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Jasper Reaches $831,000 Settlement With Fired Police Chief

The East Texas town of Jasper has reached an $831,000 settlement in the federal discrimination lawsuit brought by its first black police chief after his 2012 firing.

Rodney Pearson and his wife, Sandy, in front of their home in Jasper on June 15, 2012.

Former Jasper Police Chief Rodney Pearson has agreed to an $831,000 settlement in a federal discrimination lawsuit he brought against the East Texas town and its mayor after his 2012 firing, according to a statement issued by his lawyers Thursday.

Pearson became Jasper's first black police chief in 2011. The landmark was of special significance in the town where the brutal hate crime killing of James Byrd Jr. took place in 1998. But Pearson's tenure brought intense public feuding that awakened bitter racial tensions.

Appointed three years ago by a majority black city council, Pearson was fired after 16 months in office, after a largely white group of residents mounted an effort to recall black council membersAfter they succeeded, one of the new, and now majority white, city council's first acts was a vote to terminate Pearson, saying that he was never qualified to hold the job.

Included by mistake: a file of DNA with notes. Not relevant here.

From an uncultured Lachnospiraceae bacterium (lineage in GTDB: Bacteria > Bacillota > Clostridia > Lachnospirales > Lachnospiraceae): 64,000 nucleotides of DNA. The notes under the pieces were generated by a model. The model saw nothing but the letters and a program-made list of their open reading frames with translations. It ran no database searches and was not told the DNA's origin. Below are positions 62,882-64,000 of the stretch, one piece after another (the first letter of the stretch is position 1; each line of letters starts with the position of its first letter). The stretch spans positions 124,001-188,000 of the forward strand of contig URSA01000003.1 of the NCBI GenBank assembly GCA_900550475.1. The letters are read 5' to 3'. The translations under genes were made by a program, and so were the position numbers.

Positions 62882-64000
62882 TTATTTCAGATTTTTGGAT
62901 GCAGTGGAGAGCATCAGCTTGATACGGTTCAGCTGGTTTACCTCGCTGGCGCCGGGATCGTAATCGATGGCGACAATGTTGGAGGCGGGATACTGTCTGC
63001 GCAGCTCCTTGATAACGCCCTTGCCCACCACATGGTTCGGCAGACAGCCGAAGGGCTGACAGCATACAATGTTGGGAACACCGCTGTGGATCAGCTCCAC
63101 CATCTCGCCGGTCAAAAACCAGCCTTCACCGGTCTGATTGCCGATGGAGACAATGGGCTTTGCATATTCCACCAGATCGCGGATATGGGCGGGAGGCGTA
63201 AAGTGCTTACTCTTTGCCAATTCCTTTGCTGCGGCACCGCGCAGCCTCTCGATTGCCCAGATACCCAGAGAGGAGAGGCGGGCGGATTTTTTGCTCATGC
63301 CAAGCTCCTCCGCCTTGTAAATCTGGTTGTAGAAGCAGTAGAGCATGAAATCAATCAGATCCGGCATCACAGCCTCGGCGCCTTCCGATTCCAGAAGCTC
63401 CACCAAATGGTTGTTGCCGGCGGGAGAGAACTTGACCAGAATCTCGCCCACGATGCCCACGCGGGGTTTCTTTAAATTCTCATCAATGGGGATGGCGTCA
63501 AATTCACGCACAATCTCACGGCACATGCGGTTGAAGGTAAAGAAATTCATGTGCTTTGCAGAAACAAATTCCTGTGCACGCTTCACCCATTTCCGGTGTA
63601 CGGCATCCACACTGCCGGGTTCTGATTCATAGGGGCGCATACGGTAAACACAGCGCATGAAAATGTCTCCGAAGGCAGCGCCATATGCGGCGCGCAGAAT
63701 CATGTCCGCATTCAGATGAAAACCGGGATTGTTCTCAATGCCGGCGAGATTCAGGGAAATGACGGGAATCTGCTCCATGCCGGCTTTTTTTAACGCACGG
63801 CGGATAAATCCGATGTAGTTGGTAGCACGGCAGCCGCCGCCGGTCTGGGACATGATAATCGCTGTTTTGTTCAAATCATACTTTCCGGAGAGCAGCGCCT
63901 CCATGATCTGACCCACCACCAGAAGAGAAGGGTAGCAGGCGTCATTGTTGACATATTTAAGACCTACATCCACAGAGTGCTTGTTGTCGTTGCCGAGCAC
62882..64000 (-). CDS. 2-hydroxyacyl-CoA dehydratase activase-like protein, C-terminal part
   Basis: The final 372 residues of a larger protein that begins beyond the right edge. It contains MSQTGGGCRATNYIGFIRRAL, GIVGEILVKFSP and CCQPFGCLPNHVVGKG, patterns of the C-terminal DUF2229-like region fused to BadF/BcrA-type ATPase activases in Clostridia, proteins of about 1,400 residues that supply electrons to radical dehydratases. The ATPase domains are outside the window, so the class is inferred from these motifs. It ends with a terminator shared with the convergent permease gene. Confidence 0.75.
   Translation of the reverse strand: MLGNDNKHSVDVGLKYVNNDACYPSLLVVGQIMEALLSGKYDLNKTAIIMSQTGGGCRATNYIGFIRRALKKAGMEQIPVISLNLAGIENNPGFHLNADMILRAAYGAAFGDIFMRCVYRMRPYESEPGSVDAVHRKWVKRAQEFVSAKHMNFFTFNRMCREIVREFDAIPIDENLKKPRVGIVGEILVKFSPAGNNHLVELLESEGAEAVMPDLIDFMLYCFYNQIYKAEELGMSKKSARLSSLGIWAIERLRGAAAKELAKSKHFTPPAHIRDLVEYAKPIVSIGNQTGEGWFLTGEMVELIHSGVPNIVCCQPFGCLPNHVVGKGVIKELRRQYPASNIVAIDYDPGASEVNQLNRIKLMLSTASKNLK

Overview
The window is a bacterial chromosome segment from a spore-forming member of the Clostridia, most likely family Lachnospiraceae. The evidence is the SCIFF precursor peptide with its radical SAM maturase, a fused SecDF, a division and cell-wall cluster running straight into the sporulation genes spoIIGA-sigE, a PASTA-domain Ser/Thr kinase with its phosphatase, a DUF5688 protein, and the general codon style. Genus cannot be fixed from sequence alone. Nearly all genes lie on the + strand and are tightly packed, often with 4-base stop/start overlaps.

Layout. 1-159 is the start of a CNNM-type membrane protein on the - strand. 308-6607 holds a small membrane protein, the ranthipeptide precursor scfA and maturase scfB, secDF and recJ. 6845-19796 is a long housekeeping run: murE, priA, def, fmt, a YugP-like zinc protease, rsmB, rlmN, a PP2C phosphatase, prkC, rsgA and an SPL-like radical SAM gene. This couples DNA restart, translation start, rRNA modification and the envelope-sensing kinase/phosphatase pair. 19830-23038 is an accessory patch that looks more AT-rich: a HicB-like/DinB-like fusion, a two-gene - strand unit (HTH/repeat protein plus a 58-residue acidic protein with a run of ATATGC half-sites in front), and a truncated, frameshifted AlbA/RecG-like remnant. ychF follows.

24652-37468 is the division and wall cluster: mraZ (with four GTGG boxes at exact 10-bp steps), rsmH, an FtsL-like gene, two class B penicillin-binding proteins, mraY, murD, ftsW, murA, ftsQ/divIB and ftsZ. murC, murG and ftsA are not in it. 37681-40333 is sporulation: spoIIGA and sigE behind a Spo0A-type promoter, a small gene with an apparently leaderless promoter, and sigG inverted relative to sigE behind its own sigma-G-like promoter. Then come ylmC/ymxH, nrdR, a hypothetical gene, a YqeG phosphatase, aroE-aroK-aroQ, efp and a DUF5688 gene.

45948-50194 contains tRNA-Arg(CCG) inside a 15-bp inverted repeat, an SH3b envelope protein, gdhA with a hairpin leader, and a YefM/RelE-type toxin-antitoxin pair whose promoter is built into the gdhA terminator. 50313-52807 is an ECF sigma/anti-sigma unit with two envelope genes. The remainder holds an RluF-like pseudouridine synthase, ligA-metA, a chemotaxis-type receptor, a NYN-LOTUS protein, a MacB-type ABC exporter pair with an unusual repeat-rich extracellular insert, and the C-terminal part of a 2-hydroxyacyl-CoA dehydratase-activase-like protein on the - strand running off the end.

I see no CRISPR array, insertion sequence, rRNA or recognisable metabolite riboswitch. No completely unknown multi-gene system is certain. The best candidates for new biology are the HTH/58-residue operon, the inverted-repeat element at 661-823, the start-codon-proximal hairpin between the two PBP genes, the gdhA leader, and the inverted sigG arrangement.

The evidence in the case showed that Mayor Mike Lout used the local radio station he owns to "systematically cherry [pick] negative components from Chief Pearson's file to portray him as a thief and a criminal in an attempt to stoke racial animosity in the community," Pearson's lawyers said in a written statement. 

That also included developing a rigged scorecard ranking system to prove Pearson was inferior to other police chief candidates and hiring a private investigator to uncover details from Pearson's past, according to his lawyers.

In a statement released to news outlets, Lout's lawyers said they "categorically deny" that Pearson was terminated because of his race.

"The evidence that was developed in this case did not show anything other than a crafty attempt to manipulate facts in order to extort money from the citizens of Jasper," they said.

When Lout spoke to the Tribune for a 2012 story on Pearson's firing, he said that "if there was any race involved in it, then I don't know about it" — and that Pearson was dismissed because of his incompetence. The political infighting surrounding the recall election and Pearson's position as chief had inflamed racial tensions in the town, he said, on "both sides."

"In this town we've got black, we've got white, and a big Hispanic population, and we all need to come together because we have to live here," Lout said.

As The Texas Tribune reported in 2012, the recall campaign turned particularly nasty on social media, including a widely viewed Facebook comment from the leader of the recall effort, using a racial slur to refer to black city council members. He also circulated an image of a Photoshopped Trojan condom advertisement in which Pearson’s headshot appeared between pictures of President Obama and Michelle Obama and two black Jasper City Council members. Underneath it said: “Could things have turned out better ... had their parents listened????”

At the time, the recall effort's leader told the Tribune he had created the image in jest.

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